If it’s true that Willie G. is the creative and spiritual push behind The Motor Company, and that made-in-Milwaukee products, in turn, influence the drawings of many others, then the case could be made that Harley-Davidson’s Chief Styling Officer is the inspiration for the cruiser industry as a whole.
With that premise, Bertrand Gahel discusses Harley’s 2010 new model offerings.
William G. Davidson is one fascinating character. Addressing the press at the 2010 Harley-Davidson lineup launch, held this year in Denver, Colorado, he spoke fervently, straight, and unrehearsed about cruiser design for nearly an hour. While his lifelong passion and devotion for the brand were, of course, part of the discourse, it didn’t take long before he turned his attention to the four bikes parked between himself and the completely silent media. This is when things got interesting.
The Fat Boy Lo, Electra Glide Ultra Limited, Road Glide Custom and Dyna Wide Glide are The Motor Company’s biggest news for 2010. While Harley-Davidson considers these motorcycles to be new products, all are actually relatively minor variations of existing models, at least technically speaking. What could possibly be so interesting, then, about such announcements? Quite a bit, actually.
Describing each model and how it came to be, the man everyone calls Willie G. essentially gave a rare insider’s account of the way things get done over at Harley-Davidson. In a nutshell, he confirmed what is commonly believed, but very seldom openly admitted by the company itself: style does indeed come first at Harley-Davidson, and function does follow form. More on that later.
Although this is basically the polar opposite of how most of the industry operates, it’s a business model that evidently works wonders for the Milwaukee brand: Harley-Davidson’s immense market share in the cruiser segment stands as indisputable proof of this unusual formula’s success.
It wasn’t specifically mentioned who makes the final decision as to which model makes it to production or not, and one would think, as in any business, that “the board’s” opinion would account for that final decision. But Harley-Davidson isn’t just any business, and listening to Willie G. speak that evening in Denver, it almost seemed the guy could very well be running the place all by himself. Of course, technically, he doesn’t, but spiritually, there’s support for this assumption: if most “new” Harley-Davidsons are before anything else stylistic variations of existing products, and if William G. Davidson is the Chief Styling Officer of the company, then, Willie G. is the chief. Stretch that logic just a bit, and factor in that the cruiser industry as a whole takes a lot of inspiration from motorcycles Made in Milwaukee, then it could be argued that Willie G. is also the spiritual chief of the whole cruiser industry. Opinions within The Motor Company naturally tend to substantiate this premise. Though there’s an extensive and very talented design team at Harley-Davidson, this same team is led and educated by Willie G., who has long claimed that he’s an artist before anything else. His canvas just happens to be Harley-Davidson motorcycles.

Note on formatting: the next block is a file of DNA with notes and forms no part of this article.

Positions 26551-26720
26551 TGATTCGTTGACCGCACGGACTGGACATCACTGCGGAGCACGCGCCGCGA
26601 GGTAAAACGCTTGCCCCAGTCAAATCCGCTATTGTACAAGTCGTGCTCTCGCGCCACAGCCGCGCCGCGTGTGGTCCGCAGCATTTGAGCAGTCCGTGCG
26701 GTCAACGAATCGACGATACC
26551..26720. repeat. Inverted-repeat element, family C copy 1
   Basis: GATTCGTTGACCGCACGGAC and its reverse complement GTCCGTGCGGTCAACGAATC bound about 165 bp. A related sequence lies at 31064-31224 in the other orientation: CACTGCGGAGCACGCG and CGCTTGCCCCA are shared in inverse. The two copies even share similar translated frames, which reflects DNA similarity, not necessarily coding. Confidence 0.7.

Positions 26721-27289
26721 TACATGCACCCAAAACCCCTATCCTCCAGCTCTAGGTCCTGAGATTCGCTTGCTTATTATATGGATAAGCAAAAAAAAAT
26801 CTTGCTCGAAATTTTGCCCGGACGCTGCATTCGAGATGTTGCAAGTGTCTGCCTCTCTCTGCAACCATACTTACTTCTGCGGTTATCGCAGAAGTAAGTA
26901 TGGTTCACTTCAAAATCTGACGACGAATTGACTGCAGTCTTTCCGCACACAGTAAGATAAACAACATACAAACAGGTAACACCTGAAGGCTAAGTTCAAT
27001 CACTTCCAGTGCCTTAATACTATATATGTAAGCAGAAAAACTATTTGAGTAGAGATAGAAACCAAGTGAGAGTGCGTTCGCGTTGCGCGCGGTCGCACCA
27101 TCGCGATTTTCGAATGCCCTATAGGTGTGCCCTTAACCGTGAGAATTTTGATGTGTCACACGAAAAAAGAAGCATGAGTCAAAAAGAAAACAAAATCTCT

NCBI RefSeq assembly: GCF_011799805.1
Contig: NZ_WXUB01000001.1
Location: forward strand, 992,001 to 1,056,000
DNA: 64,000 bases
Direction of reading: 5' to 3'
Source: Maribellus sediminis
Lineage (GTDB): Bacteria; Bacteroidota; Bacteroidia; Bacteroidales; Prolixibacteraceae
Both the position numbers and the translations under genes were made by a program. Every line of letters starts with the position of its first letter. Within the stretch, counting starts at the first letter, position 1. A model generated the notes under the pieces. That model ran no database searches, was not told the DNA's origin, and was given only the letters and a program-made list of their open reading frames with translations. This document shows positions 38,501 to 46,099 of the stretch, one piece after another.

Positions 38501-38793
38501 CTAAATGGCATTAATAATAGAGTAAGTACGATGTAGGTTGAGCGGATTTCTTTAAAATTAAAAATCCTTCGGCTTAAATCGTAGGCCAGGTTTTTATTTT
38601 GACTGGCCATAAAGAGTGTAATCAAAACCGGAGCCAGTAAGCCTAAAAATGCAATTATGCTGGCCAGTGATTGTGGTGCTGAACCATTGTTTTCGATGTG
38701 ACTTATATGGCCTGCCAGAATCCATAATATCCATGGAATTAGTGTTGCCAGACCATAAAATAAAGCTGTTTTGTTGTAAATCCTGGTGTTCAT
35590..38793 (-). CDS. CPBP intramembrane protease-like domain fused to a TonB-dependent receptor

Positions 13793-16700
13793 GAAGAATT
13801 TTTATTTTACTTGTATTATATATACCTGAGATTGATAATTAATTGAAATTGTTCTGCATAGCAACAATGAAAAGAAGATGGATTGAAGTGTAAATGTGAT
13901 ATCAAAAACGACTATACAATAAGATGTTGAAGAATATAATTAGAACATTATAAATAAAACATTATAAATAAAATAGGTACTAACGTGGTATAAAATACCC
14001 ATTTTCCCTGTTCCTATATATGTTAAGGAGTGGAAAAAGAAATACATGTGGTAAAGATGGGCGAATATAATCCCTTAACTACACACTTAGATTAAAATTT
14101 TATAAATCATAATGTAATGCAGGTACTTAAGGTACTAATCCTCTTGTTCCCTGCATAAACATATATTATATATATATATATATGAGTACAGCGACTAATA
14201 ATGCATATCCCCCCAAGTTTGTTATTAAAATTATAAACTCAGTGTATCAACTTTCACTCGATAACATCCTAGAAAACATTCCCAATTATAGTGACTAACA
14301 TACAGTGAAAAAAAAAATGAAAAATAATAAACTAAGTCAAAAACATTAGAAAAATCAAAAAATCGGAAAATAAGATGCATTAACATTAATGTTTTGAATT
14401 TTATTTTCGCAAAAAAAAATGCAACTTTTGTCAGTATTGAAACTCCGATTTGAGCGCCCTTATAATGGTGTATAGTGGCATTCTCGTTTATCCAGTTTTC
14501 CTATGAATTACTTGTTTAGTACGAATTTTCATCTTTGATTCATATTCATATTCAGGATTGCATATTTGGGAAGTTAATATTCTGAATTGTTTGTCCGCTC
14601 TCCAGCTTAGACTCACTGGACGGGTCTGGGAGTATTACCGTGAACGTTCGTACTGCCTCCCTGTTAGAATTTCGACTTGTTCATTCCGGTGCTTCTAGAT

THE ALL-TOO PREVALENT BELIEF IS that Harley-Davidsons are built according to a “function follows form” philosophy, and for that reason function is completely left out of the equation. The bikes Harley builds are nice enough, it’s just that they don’t work very well, so this line of thinking goes. Certainly there are instances in the lineup where form definitely does supersede function—suspension lowered too far in order to achieve a certain look, for example—but the vast majority of Harleys work just fine by cruiser standards. You’ll even find some that easily surpass the class average in terms of functionality. The new Fat Boy Lo is a good example as you simply won’t find a heavyweight cruiser that’s easier to ride.
The original Fat Boy is already one of the lowest and lightest handling big-inch cruisers out there, but the new Lo version is even more so. The Lo obviously stands for Lower, as in seat height, which goes from 27.5 to 26.35 inches as a result of a 1.15-inch drop at the back. Harley-Davidson says that at 24.25 inches laden (with a 180-pound rider in the saddle), the Fat Boy Lo’s seat height is the lowest of any Harley sold today. And you feel it. With your feet flat on the ground and your knees deeply bent, as though you were on a short stool, the bike’s 730 pounds seem almost like a misprint. Once underway, whether in town, at highway speeds, or in the middle of a twisty mountain road, this feeling of lightness and agility never goes away. Like many manufacturers today, Harley-Davidson wants to attract younger riders and women to their brand. The Fat Boy Lo, especially in its “Dark Custom” finish, which is apparently quite successful with younger buyers, just might become one of the most desirable items for that particular customer demographic.